ICAS issues its Agent Strategy
As ICAS continues to contribute to tax policy, Charlotte Barbour outlines the key points in the ICAS Agent Strategy, which details seven key principles ICAS believes should guide the agent - HMRC relationship.
1. The role of tax agents is vital to the effective operation of the UK tax system
ICAS firms play a crucial role in enabling individuals and businesses to operate successfully within the UK economy and tax system. The UK tax system would not function effectively without agents.
2. The tax system needs to be designed with agents in view
The majority of business taxpayers have agents and the relationship between HMRC and tax agents is of fundamental importance to the UK tax system. Digital transformation should lead with agent services – we are pleased to see this recognised in ‘Building a trusted, modern tax administration system’, issued by HMT/HMRC in July 2020.
3. Agents need access to HMRC staff
The impact of tax on personal and business decisions can be wide-ranging and complex. Commercial decisions are often time-sensitive and uncertainty over tax consequences is damaging. Appropriately qualified HMRC staff should be available to agents for resolution of tax issues in real-time.
4. HMRC investment decisions should take account of the wider economy
HMRC needs to be encouraged to invest in agent services. Investment decisions should be based on the economic impact on the UK economy, not evaluated on the impact within HMRC alone.
5. Agents assist taxpayers in getting their tax affairs right
The vast majority of taxpayers aim to pay the right amount of tax on time. Having an agent helps taxpayers who wish to be compliant. HMRC and agents need a good working relationship to promote taxpayer compliance.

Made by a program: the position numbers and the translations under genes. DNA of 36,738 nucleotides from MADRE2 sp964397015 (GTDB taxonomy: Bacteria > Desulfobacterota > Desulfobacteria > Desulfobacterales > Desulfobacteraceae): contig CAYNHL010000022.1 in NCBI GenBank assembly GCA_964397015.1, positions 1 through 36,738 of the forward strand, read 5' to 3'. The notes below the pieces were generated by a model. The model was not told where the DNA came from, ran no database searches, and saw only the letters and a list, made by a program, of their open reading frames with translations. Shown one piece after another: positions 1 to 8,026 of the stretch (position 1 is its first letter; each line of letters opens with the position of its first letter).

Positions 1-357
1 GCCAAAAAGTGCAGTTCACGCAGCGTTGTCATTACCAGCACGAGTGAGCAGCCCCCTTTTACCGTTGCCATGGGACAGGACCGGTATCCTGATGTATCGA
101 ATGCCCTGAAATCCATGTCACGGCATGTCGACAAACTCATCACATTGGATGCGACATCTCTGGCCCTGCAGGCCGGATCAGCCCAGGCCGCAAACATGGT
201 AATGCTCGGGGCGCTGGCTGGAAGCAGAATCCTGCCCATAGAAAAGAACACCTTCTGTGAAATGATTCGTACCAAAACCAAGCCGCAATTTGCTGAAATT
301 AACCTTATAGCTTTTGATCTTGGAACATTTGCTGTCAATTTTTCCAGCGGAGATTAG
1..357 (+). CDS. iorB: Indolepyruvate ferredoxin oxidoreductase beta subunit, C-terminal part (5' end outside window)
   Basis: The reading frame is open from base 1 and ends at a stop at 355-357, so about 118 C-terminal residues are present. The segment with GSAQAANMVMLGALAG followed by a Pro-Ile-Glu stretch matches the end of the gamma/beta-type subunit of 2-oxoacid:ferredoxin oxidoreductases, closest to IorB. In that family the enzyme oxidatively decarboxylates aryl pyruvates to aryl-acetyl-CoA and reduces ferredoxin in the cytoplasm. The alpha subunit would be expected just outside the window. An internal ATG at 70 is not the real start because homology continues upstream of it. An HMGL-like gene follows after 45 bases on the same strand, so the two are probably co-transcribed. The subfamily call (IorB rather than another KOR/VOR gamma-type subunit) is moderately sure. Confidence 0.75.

6. Chartered Accountants are business advisers. Tax advice is not given in isolation
Chartered Accountants are trusted business advisers. Their advice balances the economic, regulatory, social, personal, business and taxation demands on the business and its owners. Tax should not be divorced from the economic realities of business life, nor should compliance for the few drive up the regulatory burden for the many.
7. Digitalisation is key
Digitalisation is key, and digital tax is a significant part of the whole. Yet, digital tax alone should not drive change. Mandated digital interaction on a short timescale is not best for business. Total digital is not a one size fits all. Different businesses need different levels of digitalisation for maximum efficiency.
Digital taxation needs to include the viewpoint of the business and the tax agent, as well as HMRC. It needs to be part of an overall streamlining of processes. Suitable, effective use of digital frees up business time for the business owner and enables the agent to give more real-time proactive advice including managing tax compliance. It yields efficiencies for HMRC.
We support the Government’s overall ambition of making tax digital.